Thoughts from a Coffeeshop

As I sit here in one of my favorite coffeeshops near my apartment at 5:51 on a Wednesday afternoon, I’m having a hard time coming up with something to write about. Not because I have nothing to say, but more so that I don’t have the right words to sum up my thoughts about my semester thus far. Studying abroad is truly such a strange thing to do. Why would I want to put myself in a place where people have a hard time understanding me? Why would I leave the life I was so comfortable in and was loving? Why throw myself into a situation that I know is going to be difficult and that will be challenging for 4 1/2 months? These kinds of questions were at the front of my mind leading up to my semester abroad and even in the first weeks here, but oh man have these questions been answered. So I guess that’s what I’m going to attempt to do in this post, but trust me when I say that you truly can’t fully understand these answers until you are outside of your comfort zone and are doing the things that you never thought you could do.

A lot of people in my life that I spoke with about studying abroad constantly gave me this look of “you’re going where…?” when I told them about where I’d be living for the next few months. I can understand those looks, after all I am living in a third world country. These looks were slightly discouraging and worried me a little, but now that I’m here, now that I’m fully immersed into this culture, I can honestly say that I LOVE it here. Ecuador is an incredible place and I highly recommend that everyone gets here A.S.A.P. There is beauty in the mountains, parks, lakes, beaches; basically anywhere you go is surely going to provide you with the best views. Even more than that, the people here are special. They are kind and are interested in knowing some of your story. Most of the time when I take a taxi the driver asks me where I’m from (it’s pretty obvious that I’m not Ecuadorian as you can imagine) and what I’m doing in Quito. The family relationship here is also unique. Families care for one another deeply, for example my host mom’s sons come over for lunch every day even though they have their own families now. They love hard here and it is a really heartwarming thing to see. I do see the poverty and the hardships that the people face, but they face these things with strength and with a heart for change.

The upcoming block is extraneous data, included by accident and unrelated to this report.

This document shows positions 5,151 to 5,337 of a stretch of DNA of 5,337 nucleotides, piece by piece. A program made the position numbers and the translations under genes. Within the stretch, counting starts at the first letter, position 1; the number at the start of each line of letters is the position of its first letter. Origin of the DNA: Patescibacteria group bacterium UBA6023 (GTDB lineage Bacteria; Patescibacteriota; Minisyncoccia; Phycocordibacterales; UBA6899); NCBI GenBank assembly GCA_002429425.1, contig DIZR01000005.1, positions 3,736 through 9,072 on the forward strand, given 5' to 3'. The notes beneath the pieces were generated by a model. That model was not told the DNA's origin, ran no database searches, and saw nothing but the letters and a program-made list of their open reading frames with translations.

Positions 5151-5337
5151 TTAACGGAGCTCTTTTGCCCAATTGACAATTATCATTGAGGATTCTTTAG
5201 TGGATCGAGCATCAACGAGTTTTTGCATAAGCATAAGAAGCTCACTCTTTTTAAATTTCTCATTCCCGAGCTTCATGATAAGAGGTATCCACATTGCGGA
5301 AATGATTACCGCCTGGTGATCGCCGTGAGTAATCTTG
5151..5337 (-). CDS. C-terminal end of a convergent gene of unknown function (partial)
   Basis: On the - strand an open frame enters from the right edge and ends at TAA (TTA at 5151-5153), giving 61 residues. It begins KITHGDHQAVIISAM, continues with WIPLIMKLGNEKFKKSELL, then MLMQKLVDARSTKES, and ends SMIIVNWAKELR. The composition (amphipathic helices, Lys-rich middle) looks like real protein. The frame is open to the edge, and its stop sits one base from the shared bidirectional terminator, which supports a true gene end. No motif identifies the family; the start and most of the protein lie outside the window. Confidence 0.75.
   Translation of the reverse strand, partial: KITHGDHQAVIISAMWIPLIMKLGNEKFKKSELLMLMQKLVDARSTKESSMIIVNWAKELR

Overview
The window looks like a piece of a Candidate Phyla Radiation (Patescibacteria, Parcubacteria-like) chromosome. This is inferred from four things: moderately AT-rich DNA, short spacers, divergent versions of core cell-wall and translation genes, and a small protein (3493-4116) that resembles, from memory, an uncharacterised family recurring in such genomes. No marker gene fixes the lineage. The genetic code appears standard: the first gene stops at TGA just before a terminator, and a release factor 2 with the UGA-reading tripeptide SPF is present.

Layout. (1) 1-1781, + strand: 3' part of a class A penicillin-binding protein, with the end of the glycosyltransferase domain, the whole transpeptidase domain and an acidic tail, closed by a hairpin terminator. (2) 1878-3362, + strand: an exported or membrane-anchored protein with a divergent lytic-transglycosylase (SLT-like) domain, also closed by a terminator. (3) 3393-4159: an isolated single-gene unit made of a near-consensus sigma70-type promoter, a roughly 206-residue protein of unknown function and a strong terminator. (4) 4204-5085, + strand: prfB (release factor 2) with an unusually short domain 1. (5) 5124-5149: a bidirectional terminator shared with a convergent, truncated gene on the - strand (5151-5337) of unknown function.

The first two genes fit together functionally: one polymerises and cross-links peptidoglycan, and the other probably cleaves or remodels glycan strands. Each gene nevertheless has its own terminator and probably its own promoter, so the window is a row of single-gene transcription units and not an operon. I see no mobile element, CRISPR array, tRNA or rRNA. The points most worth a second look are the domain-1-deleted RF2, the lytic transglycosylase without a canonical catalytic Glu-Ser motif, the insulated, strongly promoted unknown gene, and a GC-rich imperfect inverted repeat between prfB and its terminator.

About the language barrier, yeah it is challenging. I am still struggling with expressing every thought in Spanish, however I am improving in various aspects of the language for sure. It was intimidating in the beginning, but I’ve learned that the only way to get better is to practice and to learn from the many mistakes I make. It’s really great to see myself growing in my understanding of the language and in being able to humble myself in my weaknesses.

I have learned far more about the world, myself, and life in general in my almost two months here than I ever could have imagined. I am so thankful that I have the opportunity to live in another country for a semester (thanks Mom & Dad) and believe that everyone should experience a new culture. Whether it’s spending a semester abroad or traveling or doing missions somewhere new, go out and immerse yourself in the world! There is no better way to learn and to understand others than by experiencing cultural differences and accepting the newness that they bring. Get outside of your comfort zone and the results will be life changing. Yes it’s challenging, but oh so rewarding. I could go on and on about the importance of stepping into these experiences, but this post is long enough. Ecuador, you are a new home and I can’t wait to see what the rest of this semester brings!

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